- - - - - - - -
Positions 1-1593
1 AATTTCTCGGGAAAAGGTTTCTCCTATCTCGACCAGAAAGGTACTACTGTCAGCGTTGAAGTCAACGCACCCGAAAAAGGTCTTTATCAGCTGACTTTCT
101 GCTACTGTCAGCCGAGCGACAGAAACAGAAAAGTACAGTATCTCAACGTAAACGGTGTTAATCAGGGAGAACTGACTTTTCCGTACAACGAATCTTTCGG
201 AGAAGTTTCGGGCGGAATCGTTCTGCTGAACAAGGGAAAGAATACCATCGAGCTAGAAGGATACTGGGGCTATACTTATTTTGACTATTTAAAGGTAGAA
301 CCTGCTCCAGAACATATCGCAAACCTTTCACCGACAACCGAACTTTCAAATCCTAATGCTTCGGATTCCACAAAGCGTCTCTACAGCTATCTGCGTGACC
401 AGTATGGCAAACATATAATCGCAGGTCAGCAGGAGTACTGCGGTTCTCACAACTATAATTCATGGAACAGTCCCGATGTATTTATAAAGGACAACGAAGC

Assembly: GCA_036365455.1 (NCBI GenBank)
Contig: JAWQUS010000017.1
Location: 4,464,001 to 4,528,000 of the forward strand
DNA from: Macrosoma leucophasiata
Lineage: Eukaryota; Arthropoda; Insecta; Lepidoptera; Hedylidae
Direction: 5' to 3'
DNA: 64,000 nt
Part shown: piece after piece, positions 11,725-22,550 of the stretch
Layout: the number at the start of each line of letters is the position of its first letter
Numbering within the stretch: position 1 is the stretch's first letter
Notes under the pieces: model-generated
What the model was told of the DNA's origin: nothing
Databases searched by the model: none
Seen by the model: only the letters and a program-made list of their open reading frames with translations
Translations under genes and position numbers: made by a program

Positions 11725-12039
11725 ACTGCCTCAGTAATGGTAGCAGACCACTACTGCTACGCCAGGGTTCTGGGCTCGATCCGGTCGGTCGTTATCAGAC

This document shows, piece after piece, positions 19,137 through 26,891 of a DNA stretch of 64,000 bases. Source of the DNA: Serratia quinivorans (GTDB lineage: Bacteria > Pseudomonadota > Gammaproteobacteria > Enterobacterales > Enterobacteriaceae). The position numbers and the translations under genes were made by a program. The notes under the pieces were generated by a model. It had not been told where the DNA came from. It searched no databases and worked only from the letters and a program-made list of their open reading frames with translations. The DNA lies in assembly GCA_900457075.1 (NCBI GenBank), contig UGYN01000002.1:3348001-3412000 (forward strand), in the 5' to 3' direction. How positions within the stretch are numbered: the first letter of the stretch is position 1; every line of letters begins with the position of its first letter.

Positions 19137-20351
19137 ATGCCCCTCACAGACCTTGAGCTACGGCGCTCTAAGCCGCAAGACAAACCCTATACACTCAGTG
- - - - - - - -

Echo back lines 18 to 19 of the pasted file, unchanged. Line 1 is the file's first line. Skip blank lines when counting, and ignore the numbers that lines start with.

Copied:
What the model was told of the DNA's origin: nothing
Databases searched by the model: none